8.31.2014

Where the Wild Things Are mural, Or, My Rumpus Room

A couple of busy days and I have mural number two done.  You may recognize the subject.

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Where the Wild Things Are by Maurice Sendak is in our top ten favorite children's books.  Boy child in particular identified hugely with Wild Things.  That probably goes without explanation.  I remember reading Wild Things with girl child when she was a toddler and we were both, 'What?  This doesn't even make sense,' but after boy child was born, I reread the book to him and thought, 'Yes, this is exactly it.' 

There are a couple of shelves in the middle of the mural that previously existed on the chosen wall space. I dithered for a bit on whether to keep them or not, but ultimately remembered that I live in a small house and the only real consideration is practicality.  I need to put stuff someplace; the shelves stayed. 

Here is girl child with the mural sans shelves for a bit of scale:

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The original illustration from Wild Things was a bit more intense than what I put on the wall. I simplified the scene, eliminating references to Max's room undergoing transformation into a forest.  It seems to me that I was already in a room, what I wanted to do was capture the transformation of the domestic into the wild.  That is, indeed, where we are going with our theme for the next year.

I also wanted to keep any colours I put on the wall in bright jewel tones, simply because I live in Canada and our winters tend to be long and dreary and a spot of cheerful colour on the wall is always welcome, even necessary, come January, for mental health reasons.The colours on the wall are both brighter and bolder than the copy of Wild Things that we have. 

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I didn't take many in progress pictures since, frankly, I had no idea what I was doing and the tentative nature of my work kept me from documenting too much.  I spent a lot of zen like time just experiencing brush strokes and colour.  Mural work is an entirely different beast than my usual medium.  I found it complicated in the sense that I was trying to see it both up close and far away at the same time.  Kind of like trying to see both the old woman and the young lady simultaneously in a certain well known optical illusion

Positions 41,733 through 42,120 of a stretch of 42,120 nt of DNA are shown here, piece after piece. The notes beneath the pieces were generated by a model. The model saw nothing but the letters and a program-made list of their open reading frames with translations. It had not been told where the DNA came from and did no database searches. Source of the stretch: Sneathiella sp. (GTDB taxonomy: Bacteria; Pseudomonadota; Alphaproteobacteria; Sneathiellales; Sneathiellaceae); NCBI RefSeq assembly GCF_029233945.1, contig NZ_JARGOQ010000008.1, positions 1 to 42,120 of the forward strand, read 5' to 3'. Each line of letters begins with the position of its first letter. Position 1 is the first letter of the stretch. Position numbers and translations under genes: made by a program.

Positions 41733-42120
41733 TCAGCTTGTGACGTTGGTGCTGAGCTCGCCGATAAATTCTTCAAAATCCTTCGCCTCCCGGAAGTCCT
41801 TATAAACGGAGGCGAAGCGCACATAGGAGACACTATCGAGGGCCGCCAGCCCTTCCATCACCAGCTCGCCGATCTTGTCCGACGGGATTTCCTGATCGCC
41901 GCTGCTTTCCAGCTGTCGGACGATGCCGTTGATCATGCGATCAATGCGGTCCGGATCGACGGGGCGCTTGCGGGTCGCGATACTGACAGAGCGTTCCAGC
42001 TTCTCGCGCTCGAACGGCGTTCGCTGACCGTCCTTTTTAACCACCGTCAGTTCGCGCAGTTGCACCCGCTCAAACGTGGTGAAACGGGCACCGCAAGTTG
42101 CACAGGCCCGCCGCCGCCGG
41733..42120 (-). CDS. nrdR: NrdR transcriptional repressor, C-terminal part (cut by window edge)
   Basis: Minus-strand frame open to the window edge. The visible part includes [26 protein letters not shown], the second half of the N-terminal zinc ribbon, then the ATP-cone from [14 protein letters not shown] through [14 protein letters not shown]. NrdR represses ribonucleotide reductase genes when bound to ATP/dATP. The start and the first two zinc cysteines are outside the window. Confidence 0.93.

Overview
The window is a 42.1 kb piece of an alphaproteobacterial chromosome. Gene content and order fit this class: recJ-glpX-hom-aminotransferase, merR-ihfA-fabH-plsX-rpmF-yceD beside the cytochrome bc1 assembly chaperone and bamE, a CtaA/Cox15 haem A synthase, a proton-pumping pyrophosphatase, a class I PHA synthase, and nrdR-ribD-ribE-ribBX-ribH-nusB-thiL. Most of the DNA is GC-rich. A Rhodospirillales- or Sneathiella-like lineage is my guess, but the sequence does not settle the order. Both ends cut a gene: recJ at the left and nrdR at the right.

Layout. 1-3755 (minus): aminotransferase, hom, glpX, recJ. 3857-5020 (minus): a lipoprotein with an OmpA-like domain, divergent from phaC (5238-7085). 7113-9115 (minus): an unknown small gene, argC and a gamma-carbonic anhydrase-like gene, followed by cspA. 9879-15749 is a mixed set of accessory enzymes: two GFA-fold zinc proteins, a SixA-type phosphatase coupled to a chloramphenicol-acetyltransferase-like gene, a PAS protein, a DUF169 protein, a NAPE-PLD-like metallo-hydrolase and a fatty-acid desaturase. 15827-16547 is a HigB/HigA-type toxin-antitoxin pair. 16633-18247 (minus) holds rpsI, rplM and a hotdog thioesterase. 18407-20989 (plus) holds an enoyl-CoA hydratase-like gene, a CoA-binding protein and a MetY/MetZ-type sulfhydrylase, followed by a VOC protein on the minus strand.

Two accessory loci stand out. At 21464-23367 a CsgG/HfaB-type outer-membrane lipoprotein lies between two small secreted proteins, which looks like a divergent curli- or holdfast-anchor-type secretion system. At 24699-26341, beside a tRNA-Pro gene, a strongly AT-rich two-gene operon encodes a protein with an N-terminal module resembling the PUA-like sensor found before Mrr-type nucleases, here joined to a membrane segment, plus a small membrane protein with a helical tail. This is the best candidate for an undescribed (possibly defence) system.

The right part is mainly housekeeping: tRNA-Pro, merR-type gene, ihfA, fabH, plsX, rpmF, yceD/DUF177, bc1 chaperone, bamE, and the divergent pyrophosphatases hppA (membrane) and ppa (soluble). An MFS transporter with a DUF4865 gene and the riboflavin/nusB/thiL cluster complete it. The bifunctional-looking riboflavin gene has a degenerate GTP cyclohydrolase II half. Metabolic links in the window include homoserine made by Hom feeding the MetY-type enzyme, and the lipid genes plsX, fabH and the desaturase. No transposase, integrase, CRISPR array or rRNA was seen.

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In the end, the mural looks much simpler than it felt to paint.  I love the clean cartoony elements of this illustration.  It puts me in mind of lavish Flintstone-esque illustrations of prehistoric times.  We try hard not to take ourselves too seriously around here. 

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As it turns out, much to my relief, once the shelves are on and the couch moved back into place the mural does not dominate the room but fits in like it was meant to be.  I was worried about taking on this second large piece that it would take over our small living room and limit our possibilities. As it is, it sits opposite of our large black chalkboard wall and the two together seem to balance the room quite well.

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"No, no. No photographs please without my agent's permission."

My favorite bit, of course, is Max.  Specifically, his wolf suit tail.  I must tell you that putting those first few strokes of paint on the wall to do this character took balls, for lack of a better phrase. It was scary.  I'm so pleased he turned out to display all the devilish mischief that he embodies and isn't an embarrassingly huge smeary black mark.  There was a time when I wasn't sure how he was going to turn out. 

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The next few projects on the list include some very boring wall painting of the hallway and bedroom but then I'm going to turn the paint brushes over to the childs so they can start putting their mark on our Into the Woods home. 

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8.30.2014

and now for something completely different

Or maybe not.  Here is boy child's interpretation of our Into the Woods theme in mask.  Into the Woods apparently means flat-out scary.